Staff conferences tend to make me feel like a caged animal, surrounded by people I don’t know very well, an inability to effectively communicate, and sprinkled with a few show-stopping highlights. Days of whisper translation and strategic planning are like being tortured by a trainer. A week of sharing a room with others, some going to bed late and others with alarms that ring out too early, brings out the grouch in me (boy am I in trouble whenever I get married…) and if I were a lion I would probably be the one about to bite some unsuspecting visitor.
Originally planning to skip this summer’s staff conference, I was drawn by the fact that it was in Yalta by the Black Sea and decided I could suffer for the sake of being near the sea. (Totally selfish reasons I admit.)
Don’t get me wrong, staff conferences aren’t all bad. They do give the opportunity to to sit around eating ice cream and playing games and sharing life together, there’s a camaraderie that comes from being in the fight together and all needing a bit of R&R. There’s joy that comes in seeing and hearing how God has moved in the different regions throughout the semester/year. There is time to pray together, sing together, laugh together.
Slowly I’m getting to know people but my timidity and lack of Russian skills still holds me back too often. It’s a little overwhelming when there are 4 native English speakers that you work with constantly and don’t really want to spend all your time with and everyone else speaks Ukrainian and Russian. Of course, many speak some English but I know that it’s hard work trying to converse in a language that you are far from fluent in.
One afternoon during this conference one of my roommates, Julia, and I had a great and unexpected discussion as we waited out a nasty thunderstorm safe within our cozy room. She has been a part of CCX long before I came along but we have never talked past the normal, “Hey. How are you?” conversation. I’ve always seen Julia as a strong leader, a bit intimidating, and just never thought she would want to suffer through trying to have a conversation with me. But as the rain poured from dark gray clouds outside trapping our other roommate in the building where meetings were held, it just seemed the perfect time to talk. So a conversation ensued about the differences in Ukrainian culture and American culture and also some ministry joys and woes.
At the end of the week as we were walking to the bus stop to leave, Julia mentioned being glad that we roomed together. It was a sentiment I wholeheartedly shared.
Then she confessed that she had never really interacted with us English speakers because she was afraid we wouldn’t want to deal with her poor English. That shocked me as I explained that I often avoid interaction with her and the other Ukrainian staff because of my poor Russian and feeling that they wouldn’t want to deal with the frustration.
So I discovered that the only barrier between getting to know each other was both of us fearing that we would be a burden to the other. And I began to wonder, how often do we miss out on relationships because of fear, assuming that the other person feels a certain way?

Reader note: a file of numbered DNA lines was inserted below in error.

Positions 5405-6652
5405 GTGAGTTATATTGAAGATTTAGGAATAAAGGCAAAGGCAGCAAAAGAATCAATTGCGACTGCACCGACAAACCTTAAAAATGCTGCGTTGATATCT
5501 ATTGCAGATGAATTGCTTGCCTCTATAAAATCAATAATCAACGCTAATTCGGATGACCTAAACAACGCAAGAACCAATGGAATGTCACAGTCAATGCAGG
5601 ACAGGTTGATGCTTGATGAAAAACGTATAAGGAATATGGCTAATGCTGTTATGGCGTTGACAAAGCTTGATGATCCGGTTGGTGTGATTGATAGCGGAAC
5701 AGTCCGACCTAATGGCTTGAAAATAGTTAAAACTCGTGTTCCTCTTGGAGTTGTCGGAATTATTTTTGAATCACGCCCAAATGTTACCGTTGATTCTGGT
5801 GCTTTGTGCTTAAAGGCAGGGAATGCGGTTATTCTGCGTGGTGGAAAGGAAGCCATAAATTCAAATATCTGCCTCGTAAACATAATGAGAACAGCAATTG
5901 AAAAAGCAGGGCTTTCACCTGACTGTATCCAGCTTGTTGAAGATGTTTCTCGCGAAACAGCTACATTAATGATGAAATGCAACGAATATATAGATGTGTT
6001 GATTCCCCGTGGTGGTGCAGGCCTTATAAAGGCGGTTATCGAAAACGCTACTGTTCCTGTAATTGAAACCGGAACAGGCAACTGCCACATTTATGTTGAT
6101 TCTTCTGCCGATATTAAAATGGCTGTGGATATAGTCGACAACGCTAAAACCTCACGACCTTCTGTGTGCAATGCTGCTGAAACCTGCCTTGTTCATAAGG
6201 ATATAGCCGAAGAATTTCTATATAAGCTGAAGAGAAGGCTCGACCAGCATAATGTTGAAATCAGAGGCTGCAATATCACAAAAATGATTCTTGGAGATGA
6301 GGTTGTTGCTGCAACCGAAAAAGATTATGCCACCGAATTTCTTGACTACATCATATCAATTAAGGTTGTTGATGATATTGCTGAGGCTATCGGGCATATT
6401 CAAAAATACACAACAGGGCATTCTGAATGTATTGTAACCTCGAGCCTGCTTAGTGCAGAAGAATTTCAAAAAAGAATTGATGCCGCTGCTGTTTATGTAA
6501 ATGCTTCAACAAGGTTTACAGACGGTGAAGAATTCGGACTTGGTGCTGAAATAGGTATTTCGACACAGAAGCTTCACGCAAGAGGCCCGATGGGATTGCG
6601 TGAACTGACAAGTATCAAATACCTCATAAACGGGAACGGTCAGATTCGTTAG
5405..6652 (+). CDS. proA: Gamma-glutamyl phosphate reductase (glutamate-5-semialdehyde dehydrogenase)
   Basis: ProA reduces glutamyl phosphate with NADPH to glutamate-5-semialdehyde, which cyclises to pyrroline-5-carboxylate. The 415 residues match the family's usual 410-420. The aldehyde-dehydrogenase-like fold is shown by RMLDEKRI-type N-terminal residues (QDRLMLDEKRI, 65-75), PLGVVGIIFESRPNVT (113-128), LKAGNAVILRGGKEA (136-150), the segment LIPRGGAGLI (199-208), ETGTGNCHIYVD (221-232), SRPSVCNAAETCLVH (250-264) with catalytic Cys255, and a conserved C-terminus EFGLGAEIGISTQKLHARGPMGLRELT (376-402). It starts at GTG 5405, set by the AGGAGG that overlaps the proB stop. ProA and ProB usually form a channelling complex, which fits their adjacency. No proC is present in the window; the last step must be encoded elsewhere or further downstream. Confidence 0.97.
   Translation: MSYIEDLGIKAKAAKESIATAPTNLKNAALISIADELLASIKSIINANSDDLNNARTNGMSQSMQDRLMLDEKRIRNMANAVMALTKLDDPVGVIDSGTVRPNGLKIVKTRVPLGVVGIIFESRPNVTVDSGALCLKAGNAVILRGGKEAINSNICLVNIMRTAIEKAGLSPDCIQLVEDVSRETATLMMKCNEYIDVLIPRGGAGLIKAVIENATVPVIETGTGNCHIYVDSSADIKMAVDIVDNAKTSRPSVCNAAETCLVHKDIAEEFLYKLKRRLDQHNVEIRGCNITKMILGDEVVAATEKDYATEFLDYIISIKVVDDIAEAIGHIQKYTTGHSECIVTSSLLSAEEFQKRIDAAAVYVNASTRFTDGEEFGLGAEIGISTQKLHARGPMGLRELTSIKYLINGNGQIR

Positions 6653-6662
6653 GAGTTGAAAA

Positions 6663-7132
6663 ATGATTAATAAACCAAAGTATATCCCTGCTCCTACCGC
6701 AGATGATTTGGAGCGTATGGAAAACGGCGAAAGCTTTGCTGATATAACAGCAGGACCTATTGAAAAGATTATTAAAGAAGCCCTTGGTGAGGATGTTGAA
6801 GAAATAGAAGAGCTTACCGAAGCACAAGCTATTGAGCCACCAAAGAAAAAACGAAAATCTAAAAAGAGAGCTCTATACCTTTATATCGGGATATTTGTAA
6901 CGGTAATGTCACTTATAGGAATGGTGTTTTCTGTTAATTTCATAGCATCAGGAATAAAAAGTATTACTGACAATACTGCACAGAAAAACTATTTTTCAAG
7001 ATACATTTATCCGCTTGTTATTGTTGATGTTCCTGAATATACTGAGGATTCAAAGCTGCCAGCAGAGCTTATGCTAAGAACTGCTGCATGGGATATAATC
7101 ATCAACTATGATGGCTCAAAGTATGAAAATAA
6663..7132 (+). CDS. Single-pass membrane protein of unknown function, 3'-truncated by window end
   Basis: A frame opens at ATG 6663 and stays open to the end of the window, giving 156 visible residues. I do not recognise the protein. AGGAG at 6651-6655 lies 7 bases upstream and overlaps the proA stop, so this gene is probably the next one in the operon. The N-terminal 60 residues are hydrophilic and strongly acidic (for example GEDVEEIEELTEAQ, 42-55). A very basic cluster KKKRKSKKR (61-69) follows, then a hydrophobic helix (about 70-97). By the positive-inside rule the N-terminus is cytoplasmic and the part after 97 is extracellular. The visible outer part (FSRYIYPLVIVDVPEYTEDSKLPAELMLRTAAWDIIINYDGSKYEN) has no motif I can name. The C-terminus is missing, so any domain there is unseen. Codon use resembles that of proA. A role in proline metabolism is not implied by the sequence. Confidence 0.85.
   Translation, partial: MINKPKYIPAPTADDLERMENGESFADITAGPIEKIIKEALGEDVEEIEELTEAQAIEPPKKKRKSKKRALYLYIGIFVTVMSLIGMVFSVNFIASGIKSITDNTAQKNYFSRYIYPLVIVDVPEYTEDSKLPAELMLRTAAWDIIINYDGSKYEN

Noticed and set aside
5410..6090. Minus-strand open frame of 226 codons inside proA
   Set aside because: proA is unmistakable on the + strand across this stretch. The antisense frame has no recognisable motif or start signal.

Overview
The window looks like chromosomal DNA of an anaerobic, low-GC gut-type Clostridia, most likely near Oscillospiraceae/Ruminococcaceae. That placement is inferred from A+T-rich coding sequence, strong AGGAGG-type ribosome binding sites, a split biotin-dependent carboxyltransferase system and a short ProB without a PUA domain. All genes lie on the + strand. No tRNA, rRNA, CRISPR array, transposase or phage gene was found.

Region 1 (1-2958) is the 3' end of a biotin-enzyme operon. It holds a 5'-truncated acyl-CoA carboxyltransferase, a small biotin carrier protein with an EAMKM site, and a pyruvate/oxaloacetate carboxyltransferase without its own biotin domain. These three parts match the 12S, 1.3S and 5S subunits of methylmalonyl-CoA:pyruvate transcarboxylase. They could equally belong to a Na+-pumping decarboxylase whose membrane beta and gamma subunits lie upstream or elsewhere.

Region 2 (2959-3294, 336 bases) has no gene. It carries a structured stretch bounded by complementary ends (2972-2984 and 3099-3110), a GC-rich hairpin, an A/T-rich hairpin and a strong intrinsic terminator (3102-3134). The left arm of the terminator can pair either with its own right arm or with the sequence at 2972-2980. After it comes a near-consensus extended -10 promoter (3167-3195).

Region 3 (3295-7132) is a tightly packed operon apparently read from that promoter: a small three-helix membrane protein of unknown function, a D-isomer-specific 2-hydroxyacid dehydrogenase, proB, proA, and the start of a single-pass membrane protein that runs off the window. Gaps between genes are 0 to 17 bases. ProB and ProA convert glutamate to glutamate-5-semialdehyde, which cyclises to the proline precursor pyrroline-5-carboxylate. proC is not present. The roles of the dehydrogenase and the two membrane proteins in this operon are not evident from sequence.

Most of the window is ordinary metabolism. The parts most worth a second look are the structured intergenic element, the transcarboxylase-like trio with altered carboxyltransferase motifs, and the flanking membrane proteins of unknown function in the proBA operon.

It isn’t just something that happens to those of us living in a foreign land with language differences, I think it happens daily around the world. People refusing to step out of the known comfort and be vulnerable because of a lack of trust, fearing rejection or looking stupid, assuming instead that it will all go badly and avoiding the situation completely. But that isn’t loving others, that is living in fear and self-protection.
That’s not how we are created to live and, hopefully, not how we desire to live.
So how do we move past this fear that grips us and keeps us from reaching out to others?
I think a big part is being willing to step past the fear and speak.
Often my words seem to catch in my throat, or suddenly I can’t seem to breathe very well, I get anxious at the thought of speaking to people I don’t really know and it’s kind of a huge part of my “job”. Some days I have no problem with this and other days it’s like the courage vanishes, but on those days I can look back and see all the relationships God has given me because one of was willing to bridge the gap and speak.
Start with something simple and safe.
My conversation with Julia started when I decided to take the risk, put down my Kindle, and ask a simple question, “So Julia, how long have you been part of the CCX team?” Who knew it would lead to such great conversation. It wasn’t a deep question but it opened up the door to other questions.
Maybe you have other suggestions for how to get past the fear and start conversations? Maybe there is someone you need to stop running away from and just talk with?
I realized the reason I feel like a caged animal is because I’ve put myself in that cage, it feels safer there but it isn’t where I’m meant to live. It’s not where you are meant to live either.
We’re meant to be free not caged by fear.
Let’s stop letting fear hold us back from getting to know the people God has placed around us. What do you think?